pull out in time for guests. Nichols says people also have a vision for what their display or table will look like, from the perfect platter to festive holiday bowl. This is where local shops such as Cayenne Kitchen, Encore Home Styles and Adorn Home & Gift Gallery offer up some of the most unique place settings, serving dishes, gourmet foods and accessories to make your holiday entertaining complete. Deck out your entire table with a line of dishes from Cayenne Kitchen. The ivy place settings by Park Designs are delicately adorned with berry accents and trimmed with a rim of light green. Accent the setting with a beautiful handcrafted red ice goblet and linen napkins with a ring of red beads. Dena Blackburn, co-owner of Encore Home Styles, says the Patience Brewster line of gift and entertaining items sets a whimsical scene for any holiday home. From handmade ornaments to the Joyful Pig Salt and Pepper shaker to the High Heel Shoe Cake Plate, these items will add a bit of fun to your party. And finally, don’t forget those beautiful platters to display all of your handmade treats, such as an oval snowflake platter from Adorn or a fun reindeer running across a bright green background. Either will do your entertaining efforts proud.

Check out holiday recipes for your party on page 12.

m11/19/2009yTCkkritter November 26, 2009

Longmont Times-Call Publication


m11/19/2009yTCkkritter 12

Longmont Times-Call Publication

November 26, 2009

With your holiday entertaining in full swing, here are some creative recipes to try out in your kitchen.

Stonewall Kitchen sauces sold in Longmont at Cayenne Kitchen.

Sugared Pecans Prep time: 5 minutes Cook time: 45 minutes 1 egg white 1 cup brown sugar 1 tablespoon flour 1 /8 teaspoon salt 1 teaspoon vanilla 21/2 to 3 cups pecan halves Beat egg white until foamy. Slowly beat in the brown sugar mixed with flour. Add salt and vanilla flavoring, then fold in pecans. Transfer pecans to a greased baking pan and bake at 250 degrees for about 45 minutes.

Cherry Ginger Cookies 3 cups flour 1 /2 teaspoon baking soda 1 /2 teaspoon salt 1 teaspoon ground ginger 1 /2 teaspoon instant coffee granules 1 cup butter 11/4 cups packed brown sugar 1 /4 cup dark corn syrup 1 egg, beaten 1 tablespoon cream 1 /3 cup packed brown sugar 1 tablespoon butter 3 tablespoons cherry juice 11/2 cups chopped walnuts 60 maraschino cherries, halved Sift together the flour, baking soda, salt, ginger and coffee. Put aside. Cream 1 cup butter. Add 11/4 cups brown sugar. Cream well. Blend in dark corn syrup, egg and cream. Add dry ingredients and mix well. Place a tablespoon of dough in a circle on an ungreased cookie sheet and round out a hole in the center. To make filling, combine 1/3 cup firmly packed brown sugar, 1 tablespoon butter, 3 tablespoons cherry juice. Stir in 11/2 cups chopped nuts, chopped fine. Place 1/2 teaspoon filling in center of each round. Place a half maraschino cherry (cut side down) in center. Bake at 350 degrees for 12 to 15 minutes. This recipe adapted from a recipe on titled Cherry Bell Cookies.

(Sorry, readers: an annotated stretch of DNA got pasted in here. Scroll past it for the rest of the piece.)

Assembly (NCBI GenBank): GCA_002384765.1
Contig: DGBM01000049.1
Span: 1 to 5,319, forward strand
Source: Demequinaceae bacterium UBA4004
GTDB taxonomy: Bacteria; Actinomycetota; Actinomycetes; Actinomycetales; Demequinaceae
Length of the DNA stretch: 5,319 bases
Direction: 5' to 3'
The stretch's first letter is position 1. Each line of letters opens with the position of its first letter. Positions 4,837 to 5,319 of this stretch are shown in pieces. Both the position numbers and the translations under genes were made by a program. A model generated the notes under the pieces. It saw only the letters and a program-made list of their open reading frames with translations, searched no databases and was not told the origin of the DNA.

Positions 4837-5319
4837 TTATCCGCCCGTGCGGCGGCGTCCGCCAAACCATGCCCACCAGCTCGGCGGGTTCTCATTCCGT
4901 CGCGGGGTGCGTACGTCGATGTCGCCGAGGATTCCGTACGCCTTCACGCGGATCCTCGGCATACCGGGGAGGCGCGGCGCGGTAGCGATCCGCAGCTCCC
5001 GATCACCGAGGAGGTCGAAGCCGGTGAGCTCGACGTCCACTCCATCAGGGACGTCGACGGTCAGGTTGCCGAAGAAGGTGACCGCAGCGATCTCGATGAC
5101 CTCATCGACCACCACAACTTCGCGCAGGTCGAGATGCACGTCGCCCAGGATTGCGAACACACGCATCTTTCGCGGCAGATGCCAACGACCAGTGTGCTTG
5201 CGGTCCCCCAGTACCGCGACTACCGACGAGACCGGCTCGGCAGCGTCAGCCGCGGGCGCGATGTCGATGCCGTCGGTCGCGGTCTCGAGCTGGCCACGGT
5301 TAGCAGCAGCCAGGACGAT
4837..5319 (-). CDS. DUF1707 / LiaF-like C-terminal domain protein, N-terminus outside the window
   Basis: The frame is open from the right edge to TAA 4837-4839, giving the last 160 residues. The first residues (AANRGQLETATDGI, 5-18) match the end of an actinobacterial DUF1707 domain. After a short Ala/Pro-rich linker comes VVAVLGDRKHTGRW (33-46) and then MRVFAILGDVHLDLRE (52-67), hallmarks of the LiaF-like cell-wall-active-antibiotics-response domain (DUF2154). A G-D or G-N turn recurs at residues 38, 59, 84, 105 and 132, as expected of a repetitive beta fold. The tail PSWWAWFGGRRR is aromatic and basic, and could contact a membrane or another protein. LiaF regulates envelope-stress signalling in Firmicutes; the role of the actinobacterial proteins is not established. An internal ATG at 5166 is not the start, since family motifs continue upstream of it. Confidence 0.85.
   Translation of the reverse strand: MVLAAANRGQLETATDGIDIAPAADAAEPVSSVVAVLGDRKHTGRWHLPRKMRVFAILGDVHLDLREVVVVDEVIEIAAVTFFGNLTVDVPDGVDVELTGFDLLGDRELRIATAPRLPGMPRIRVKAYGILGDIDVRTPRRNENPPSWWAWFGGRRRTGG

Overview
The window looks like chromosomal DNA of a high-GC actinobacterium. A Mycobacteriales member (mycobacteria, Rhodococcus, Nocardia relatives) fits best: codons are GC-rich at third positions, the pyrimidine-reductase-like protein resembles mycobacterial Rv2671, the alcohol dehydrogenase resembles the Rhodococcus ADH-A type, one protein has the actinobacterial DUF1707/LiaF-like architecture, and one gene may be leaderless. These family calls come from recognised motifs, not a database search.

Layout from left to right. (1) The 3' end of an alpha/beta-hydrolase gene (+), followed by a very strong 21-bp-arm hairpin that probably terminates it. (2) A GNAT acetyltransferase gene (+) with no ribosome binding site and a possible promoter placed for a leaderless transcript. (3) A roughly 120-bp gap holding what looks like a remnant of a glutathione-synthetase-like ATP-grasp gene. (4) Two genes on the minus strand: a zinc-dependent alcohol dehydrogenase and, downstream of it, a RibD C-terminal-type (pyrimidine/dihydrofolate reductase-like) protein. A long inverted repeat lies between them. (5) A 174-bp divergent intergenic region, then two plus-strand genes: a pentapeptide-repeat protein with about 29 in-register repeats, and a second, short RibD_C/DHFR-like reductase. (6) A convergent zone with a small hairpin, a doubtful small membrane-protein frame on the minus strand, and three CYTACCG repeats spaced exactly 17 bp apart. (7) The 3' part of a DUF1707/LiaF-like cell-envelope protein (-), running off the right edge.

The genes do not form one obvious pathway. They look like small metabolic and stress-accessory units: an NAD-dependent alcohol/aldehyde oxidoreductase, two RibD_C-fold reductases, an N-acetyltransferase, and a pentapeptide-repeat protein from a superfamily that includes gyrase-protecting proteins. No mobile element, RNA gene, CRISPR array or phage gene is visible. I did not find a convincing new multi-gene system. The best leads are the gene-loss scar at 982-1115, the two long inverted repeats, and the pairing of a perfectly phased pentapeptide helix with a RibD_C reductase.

Rum Balls By Helen Corbitt Makes 4 dozen 3 cups rolled vanilla wafers 1 cup powdered sugar, plus extra for rolling 11/2 cups chopped nuts 11/2 tablespoons cocoa 2 tablespoons white Karo syrup 1 /2 cup rum Mix all ingredients. Form into small balls and roll in powdered sugar. Dry on waxed paper.

Baked Acorn Squash 1 acorn squash, cut in half with seeds removed 1 /2 cup Stonewall Kitchen Cranberry Horseradish Sauce 2 teaspoons butter salt and pepper Preheat oven to 350 degrees. Place squash halves in a

Tortilla Roll-ups

Wrap up your holiday treasures on this square platter, above, or use a three-piece dip tray from Encore Home Styles.

baking dish, filled with 1/2 inch of water. Cover squash with foil. Bake for 1 hour or until fork tender. Scoop the pulp into a bowl, mash with the Cranberry Horseradish Sauce and butter. Add salt and pepper to taste. Put the filling back into the squash shells and serve. Stonewall Kitchen sauces sold in Longmont at Cayenne Kitchen.

Sweet Potato Casserole 3 cups sweet potatoes, baked and mashed 1 /2 cup Stonewall Kitchen Roasted Garlic Onion Jam 1 /2 teaspoon vanilla 1 /2 cup butter, melted 1 cup sugar 2 eggs, beaten 1 /2 cup bread crumbs, toasted and buttered 1 cup caramelized onions, optional In a large mixing bowl, beat together all ingredients except for caramelized onions and bread crumbs. Lightly grease a 9-by-9 inch baking dish and pour mixture into dish. Cover potatoes with caramelized onions, if using. Sprinkle top with toasted bread crumbs. Bake uncovered in a preheated, 350-degree oven for 30 to 40 minutes or until brown and bubbly. Serve immediately.

Prep time: 15 minutes 12 (14-ounce package) flour tortillas 8 ounces cream cheese, softened 1 cup sour cream 1 (4-ounce) can chopped green chilies 3 tablespoons chopped green onion 2 tablespoons finely chopped red bell pepper 12 ounces sharp Cheddar cheese, grated 1 cup salsa In a medium bowl combine cream cheese, sour cream, chilies, onion, red bell pepper and Cheddar cheese. Mix thoroughly. Spread onto tortillas and roll up. Cover tightly and chill for 2 hours or overnight. When ready to serve, cut each roll into 1/2-inch slices. Serve with salsa.